Openmind app brings SMS text messaging to Android tablet computers

2 Apr 2013

Dublin software company Openmind, whose technology transmits more than 1bn SMS messages a day across 120 operator networks, has brought out its first consumer-facing app Dinamotxt, which allows Android tablet owners to send and receive SMS messages via their devices.

The new app promises a level of security that is unavailable on similar apps, which Openmind has dismissed as unreliable and often designed to lock users into their apps.

The new Dinamotxt app is built on a carrier-grade platform and is free to download from the Google Play app store.

The app connects to users’ smartphones via Bluetooth, internet or Wi-Fi, and can be secured by PIN.

Android is beginning to dominate the tablet computer space


Openmind CEO Alex Duncan told that tablet sales are booming while PC sales are shrinking and that crossover is predicted by the end of 2013. He also pointed out that Android tablet sales will overtake iPad tablet sales this year.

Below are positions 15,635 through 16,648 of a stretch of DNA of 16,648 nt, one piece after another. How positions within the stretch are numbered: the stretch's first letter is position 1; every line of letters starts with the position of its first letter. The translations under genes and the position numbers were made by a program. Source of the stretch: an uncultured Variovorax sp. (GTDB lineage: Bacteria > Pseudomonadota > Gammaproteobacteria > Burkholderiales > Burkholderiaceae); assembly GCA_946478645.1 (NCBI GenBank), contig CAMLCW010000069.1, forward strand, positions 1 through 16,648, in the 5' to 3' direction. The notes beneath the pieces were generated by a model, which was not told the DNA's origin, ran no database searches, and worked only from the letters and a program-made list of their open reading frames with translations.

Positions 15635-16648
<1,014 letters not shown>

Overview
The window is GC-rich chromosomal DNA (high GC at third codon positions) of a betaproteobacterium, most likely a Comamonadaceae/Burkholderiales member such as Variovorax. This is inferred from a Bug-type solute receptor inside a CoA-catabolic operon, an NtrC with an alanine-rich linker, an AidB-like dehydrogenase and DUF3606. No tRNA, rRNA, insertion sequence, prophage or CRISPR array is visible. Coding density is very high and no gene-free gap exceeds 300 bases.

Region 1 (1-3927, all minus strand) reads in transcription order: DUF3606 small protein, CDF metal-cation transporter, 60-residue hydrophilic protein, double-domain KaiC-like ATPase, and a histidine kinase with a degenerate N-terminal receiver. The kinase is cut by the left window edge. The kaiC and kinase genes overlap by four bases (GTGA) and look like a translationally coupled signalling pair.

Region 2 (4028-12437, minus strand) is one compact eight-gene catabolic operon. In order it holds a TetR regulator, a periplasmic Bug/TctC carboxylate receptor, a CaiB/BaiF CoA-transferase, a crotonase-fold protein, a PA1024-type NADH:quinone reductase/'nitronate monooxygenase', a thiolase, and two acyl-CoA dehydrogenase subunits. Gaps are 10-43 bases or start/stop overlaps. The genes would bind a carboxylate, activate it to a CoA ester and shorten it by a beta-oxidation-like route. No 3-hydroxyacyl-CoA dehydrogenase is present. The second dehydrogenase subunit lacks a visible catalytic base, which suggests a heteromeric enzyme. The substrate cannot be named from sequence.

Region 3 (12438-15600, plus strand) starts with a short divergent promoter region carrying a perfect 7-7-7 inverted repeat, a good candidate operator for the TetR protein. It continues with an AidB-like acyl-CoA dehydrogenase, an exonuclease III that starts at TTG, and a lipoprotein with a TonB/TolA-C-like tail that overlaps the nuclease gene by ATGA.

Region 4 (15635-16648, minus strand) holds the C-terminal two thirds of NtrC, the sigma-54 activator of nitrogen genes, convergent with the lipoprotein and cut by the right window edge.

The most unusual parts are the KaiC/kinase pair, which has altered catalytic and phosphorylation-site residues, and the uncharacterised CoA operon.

“We’re primarily a mobile operator business and our systems help 120 mobile operators around the world to carry 1bn SMS messages a day.

“Our app, if anything, helps the mobile messaging business by allowing users to send their SMS from their tablet computers via their smartphones.”

I asked Duncan if an iOS version of the app is in the works and he said that while it is a possibility it made sense to target the fast-growing Android ecosystem first.

“We have been working with the mobile operators since 2003 and this is the first time we have done a consumer-facing app. Our plan is to bring out a few more similar apps and make them available for consumers.”

Duncan’s colleague Lorraine Fahy, marketing manager with Openmind, explained that a key reason for producing a consumer-facing app was to help provide the company’s mobile operators with diagnostic information about the performance of their mobile networks.

“It provides great data for mobile operators to boost the performance of their networks and it also enables them to increase the levels of SMS chat on their networks.

“A key attraction for users would be the user interface and the range of themes and animations in the app,” Fahy said.

John Kennedy is a journalist who served as editor of Silicon Republic for 17 years